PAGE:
Equine Therapy

Equine therapy, aka equine-assisted therapy (EAT), is a form of experiential therapy that involves interactions and activities with horses. It does not necessarily involve riding horses, but activities related to horses, such as feeding, grooming, haltering and leading them.

Equine therapy takes place under the supervision of a mental health professional, such as a therapist or counselor, and often alongside a horse specialist.

Horse Therapy

What does equine therapy treat?

In conjunction with other forms of treatment, equine therapy has been used successfully used to treat:

How does equine therapy work?

While many different animals are used for therapy, horses are favored for a few reasons. First, horses are generally known to be non-judgmental and accepting animals, making it easy for patients to form a bond with them.

Second, horses tend to behave similarly to humans when it comes to responsive social behavior. This means the therapist and patient can draw parallels between interacting with horses as compared to people, and process what comes up both in the moment and after the session with the horse.

Finally, horses frequently mirror the demeanor, mood, and behavior of humans with whom they interact. This makes them valuable therapeutic assistants, since a patient can actually see the effect they're having on the animal, and how it shifts when they show up differently (for example, when they are agitated, the horse tends to be agitated; when the patient is more calm and relaxed, so is the horse).

What is a session like?

In equine or horse therapy, under the guidance of trained equine therapists, a patient interacts with a horse in a specified way. For example, a patient might be asked to get a horse to move outside of a circle without touching it.

Some patients might try to yell at the horse, clap, or whistle at it. They might learn that the best way to get the horse to move is not actually to yell at it, but to speak gently and encourage it. Patients can make the association that similarly, they don't react well (or behave defensively) when they are yelled at.

Patients may also be taught how to lead a horse. When asked to lead, they frequently start by standing in front of the horse and attempting to pull the horse with the lead rope. They discover that, in fact, the best way to lead a horse is not by standing in front nor behind, but by its side. Therapists might explore this with a patient, asking them why they think the horse prefers that someone stand next to them, and what the patient's own preference is (metaphorically).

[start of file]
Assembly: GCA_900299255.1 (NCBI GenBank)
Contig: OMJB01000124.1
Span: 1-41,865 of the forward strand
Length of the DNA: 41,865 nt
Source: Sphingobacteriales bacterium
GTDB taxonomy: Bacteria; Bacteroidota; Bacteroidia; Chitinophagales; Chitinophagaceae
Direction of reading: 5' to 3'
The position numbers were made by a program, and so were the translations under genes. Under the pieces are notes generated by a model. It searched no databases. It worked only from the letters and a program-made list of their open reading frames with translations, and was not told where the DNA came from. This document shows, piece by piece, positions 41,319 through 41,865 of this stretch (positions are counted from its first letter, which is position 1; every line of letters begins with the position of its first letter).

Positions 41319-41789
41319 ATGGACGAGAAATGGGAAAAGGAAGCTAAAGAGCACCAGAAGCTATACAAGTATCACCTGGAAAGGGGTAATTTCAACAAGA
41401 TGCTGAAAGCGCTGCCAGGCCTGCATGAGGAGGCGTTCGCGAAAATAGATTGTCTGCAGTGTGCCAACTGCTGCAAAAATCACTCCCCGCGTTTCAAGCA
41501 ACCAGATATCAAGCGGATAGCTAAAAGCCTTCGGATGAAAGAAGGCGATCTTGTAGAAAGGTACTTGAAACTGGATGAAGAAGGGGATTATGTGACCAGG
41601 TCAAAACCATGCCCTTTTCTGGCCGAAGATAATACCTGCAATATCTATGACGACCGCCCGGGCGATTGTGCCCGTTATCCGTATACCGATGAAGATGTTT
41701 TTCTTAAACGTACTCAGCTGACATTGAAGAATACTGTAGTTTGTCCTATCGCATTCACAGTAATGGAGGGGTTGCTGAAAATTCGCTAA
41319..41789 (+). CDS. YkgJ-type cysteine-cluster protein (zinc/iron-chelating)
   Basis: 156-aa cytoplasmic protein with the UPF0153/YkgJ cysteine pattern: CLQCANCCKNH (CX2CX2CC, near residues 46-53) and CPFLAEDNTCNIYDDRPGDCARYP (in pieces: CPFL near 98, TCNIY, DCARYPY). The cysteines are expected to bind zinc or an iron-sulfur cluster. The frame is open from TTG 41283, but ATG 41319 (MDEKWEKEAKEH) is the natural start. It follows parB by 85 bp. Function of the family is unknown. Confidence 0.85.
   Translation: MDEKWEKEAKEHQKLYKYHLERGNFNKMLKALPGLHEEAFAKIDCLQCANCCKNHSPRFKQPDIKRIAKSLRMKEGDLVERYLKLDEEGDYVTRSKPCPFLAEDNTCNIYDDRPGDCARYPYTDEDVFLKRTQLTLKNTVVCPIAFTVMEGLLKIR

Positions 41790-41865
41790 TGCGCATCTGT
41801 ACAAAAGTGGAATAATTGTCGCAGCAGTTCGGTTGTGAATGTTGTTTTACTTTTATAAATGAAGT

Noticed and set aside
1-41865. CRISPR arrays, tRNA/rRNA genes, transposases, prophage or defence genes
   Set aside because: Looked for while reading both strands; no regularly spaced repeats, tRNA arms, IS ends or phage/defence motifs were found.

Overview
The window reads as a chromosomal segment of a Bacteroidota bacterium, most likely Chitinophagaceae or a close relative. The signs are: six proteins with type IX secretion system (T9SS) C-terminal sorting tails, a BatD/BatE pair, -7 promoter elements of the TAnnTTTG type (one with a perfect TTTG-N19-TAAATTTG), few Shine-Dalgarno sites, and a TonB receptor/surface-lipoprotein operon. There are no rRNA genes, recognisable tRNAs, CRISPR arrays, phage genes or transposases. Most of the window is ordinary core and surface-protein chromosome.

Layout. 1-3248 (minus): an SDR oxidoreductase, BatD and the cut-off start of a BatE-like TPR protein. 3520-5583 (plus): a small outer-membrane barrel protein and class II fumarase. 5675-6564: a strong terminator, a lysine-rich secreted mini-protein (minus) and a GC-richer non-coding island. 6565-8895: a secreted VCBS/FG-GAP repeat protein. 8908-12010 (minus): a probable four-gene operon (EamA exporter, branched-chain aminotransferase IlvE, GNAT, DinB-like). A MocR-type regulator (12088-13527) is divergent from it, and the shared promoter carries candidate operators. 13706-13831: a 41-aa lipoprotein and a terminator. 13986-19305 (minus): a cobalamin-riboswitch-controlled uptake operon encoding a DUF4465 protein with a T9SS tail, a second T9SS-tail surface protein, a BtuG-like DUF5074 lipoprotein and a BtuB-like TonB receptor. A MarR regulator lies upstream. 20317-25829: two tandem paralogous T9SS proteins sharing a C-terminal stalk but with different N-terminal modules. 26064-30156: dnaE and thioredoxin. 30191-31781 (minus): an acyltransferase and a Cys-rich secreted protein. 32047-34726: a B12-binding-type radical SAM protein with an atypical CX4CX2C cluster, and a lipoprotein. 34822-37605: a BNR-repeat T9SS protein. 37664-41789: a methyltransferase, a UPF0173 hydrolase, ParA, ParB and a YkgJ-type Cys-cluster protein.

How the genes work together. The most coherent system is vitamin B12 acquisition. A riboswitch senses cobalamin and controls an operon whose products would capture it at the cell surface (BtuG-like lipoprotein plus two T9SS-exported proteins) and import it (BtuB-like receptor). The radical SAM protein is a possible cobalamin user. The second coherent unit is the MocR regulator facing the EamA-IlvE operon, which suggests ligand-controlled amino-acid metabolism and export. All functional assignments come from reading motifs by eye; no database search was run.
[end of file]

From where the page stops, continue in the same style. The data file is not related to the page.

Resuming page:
While engaging in equine therapy, patients are able to see their own tendencies, including self-defeating or otherwise negative thought patterns. Such insights provide both patient and therapist a unique base from which to discuss and process emotions and reactions both during and after the experience.

What are the advantages of equine therapy?

The purpose of equine therapy is to help patients identify, explore, and build positive and necessary skills, such as self-confidence, self-control, problem-solving, responsibility, and boundaries. It also provides therapists with a direct channel through which to observe and assist the patient with emotional and behavioral patterns, including those associated with mental health disorders.

Studies show that equine therapy helps patients:

  • Build their sense of self-worth and self-regard
  • Improve communication skills
  • Develop impulse control
  • Manage their emotions more smoothly and effectively
  • Learn their own limits and boundaries
  • Develop social skills and responsibility, helping them to decrease isolation
  • Build trust and faith in themselves (self-efficacy)

Equine therapy is one of many forms of experiential therapy that has been shown to be remarkably successful when it comes to treating those struggling with drug and alcohol addiction in both teens as well as adults.

The important thing to keep in mind is that each individual is different, and different things will work for different people. Expanding the breadth and depth of treatment options only helps the process overall, as it allows for new skills to be created and new, healthy behaviors to be established.

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